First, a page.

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  10. #700
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    Quote Originally Posted by Pamsc View Post
    Thanks for the hugs! I think part of the appeal of primal for me is that it gives me something I can control.

    Those of you with parents/grandparents declining with chronic disease, any wisdom on what to do or not do to involve or spare my kids, who are 18 and 21? The 21 year old couldn't discipline himself to succeed in college so he is home helping with his father. I've told him I do expect that at some point the situation at home will become unpleasant enough that it will motivate him to go out and find something else to do. The 18 year old had an excellent freshman year in college and has an internship away from home for most of the summer, but she and I are close.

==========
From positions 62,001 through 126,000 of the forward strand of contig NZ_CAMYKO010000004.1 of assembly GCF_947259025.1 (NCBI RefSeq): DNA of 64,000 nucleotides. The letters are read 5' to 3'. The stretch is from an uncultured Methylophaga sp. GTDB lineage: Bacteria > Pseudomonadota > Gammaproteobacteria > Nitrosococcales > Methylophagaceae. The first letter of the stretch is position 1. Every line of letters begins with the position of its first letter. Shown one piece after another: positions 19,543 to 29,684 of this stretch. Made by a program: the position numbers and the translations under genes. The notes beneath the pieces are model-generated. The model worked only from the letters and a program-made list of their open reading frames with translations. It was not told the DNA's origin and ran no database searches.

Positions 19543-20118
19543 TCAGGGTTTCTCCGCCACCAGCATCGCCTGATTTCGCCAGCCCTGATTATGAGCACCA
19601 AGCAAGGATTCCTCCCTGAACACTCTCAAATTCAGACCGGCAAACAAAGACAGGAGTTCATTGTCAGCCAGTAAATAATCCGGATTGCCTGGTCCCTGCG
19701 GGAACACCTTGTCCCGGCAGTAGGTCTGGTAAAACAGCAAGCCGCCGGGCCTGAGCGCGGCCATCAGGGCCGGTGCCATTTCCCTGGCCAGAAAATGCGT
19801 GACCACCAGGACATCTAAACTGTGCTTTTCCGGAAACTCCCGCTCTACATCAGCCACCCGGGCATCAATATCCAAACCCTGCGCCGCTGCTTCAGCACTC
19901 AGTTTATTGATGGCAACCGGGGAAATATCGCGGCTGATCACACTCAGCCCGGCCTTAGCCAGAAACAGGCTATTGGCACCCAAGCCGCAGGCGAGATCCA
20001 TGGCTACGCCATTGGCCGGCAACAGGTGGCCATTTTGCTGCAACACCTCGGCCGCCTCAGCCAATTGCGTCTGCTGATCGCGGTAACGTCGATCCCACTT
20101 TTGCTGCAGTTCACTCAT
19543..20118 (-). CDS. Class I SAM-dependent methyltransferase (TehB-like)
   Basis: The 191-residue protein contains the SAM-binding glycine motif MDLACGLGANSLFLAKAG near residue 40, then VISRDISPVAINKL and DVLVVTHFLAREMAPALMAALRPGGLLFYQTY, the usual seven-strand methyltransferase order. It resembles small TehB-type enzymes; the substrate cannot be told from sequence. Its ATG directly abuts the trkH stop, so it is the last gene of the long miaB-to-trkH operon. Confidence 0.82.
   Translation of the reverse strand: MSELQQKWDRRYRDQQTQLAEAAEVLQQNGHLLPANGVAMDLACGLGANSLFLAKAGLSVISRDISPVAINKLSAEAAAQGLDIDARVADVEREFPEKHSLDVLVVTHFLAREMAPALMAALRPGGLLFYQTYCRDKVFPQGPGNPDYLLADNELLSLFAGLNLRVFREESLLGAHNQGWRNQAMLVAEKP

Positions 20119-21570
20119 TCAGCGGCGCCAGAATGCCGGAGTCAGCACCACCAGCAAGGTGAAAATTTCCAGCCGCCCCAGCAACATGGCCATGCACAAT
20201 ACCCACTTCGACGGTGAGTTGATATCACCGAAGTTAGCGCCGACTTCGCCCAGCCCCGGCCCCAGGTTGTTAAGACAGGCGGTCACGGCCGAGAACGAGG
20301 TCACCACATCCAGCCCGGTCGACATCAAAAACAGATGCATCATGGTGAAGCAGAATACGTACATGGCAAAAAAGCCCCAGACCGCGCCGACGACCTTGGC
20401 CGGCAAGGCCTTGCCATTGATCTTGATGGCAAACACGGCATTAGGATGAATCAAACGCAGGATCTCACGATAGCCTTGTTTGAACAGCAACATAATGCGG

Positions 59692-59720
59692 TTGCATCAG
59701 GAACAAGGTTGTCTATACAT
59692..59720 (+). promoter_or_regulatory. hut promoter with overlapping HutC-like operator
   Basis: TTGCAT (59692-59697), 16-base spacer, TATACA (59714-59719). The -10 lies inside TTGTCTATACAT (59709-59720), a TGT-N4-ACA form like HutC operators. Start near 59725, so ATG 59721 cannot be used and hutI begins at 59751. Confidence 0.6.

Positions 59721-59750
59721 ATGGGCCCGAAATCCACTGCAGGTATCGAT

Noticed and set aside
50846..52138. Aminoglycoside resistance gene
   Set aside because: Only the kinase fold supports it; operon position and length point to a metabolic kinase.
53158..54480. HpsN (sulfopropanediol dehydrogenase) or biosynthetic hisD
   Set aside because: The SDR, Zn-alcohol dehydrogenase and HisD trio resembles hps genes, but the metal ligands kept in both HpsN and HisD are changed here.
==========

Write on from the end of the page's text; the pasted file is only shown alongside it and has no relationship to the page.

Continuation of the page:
My MIL has Parkinson's with dementia. When we moved away due to my husbands new job, our sons took over helping. We never shielded them from good or bad days. They sit with her to give my FIL a break. I do have someone come in weekly to clean the house and cook for them. He pays the oldest daughter to come and bathe her mother a couple of times a week. Out of their 7 children, our family is the only one helping without expecting anything. The boys all tell funny stories involving my MIL and her delusions. It's just became part of the family history. One of my favorite memories is each of them taking her out on the dance floor during my oldests wedding reception, so she could "dance." I don't think you need to shield kids, just explain and be matter of fact about it. They will surprise you by rising to the challenge.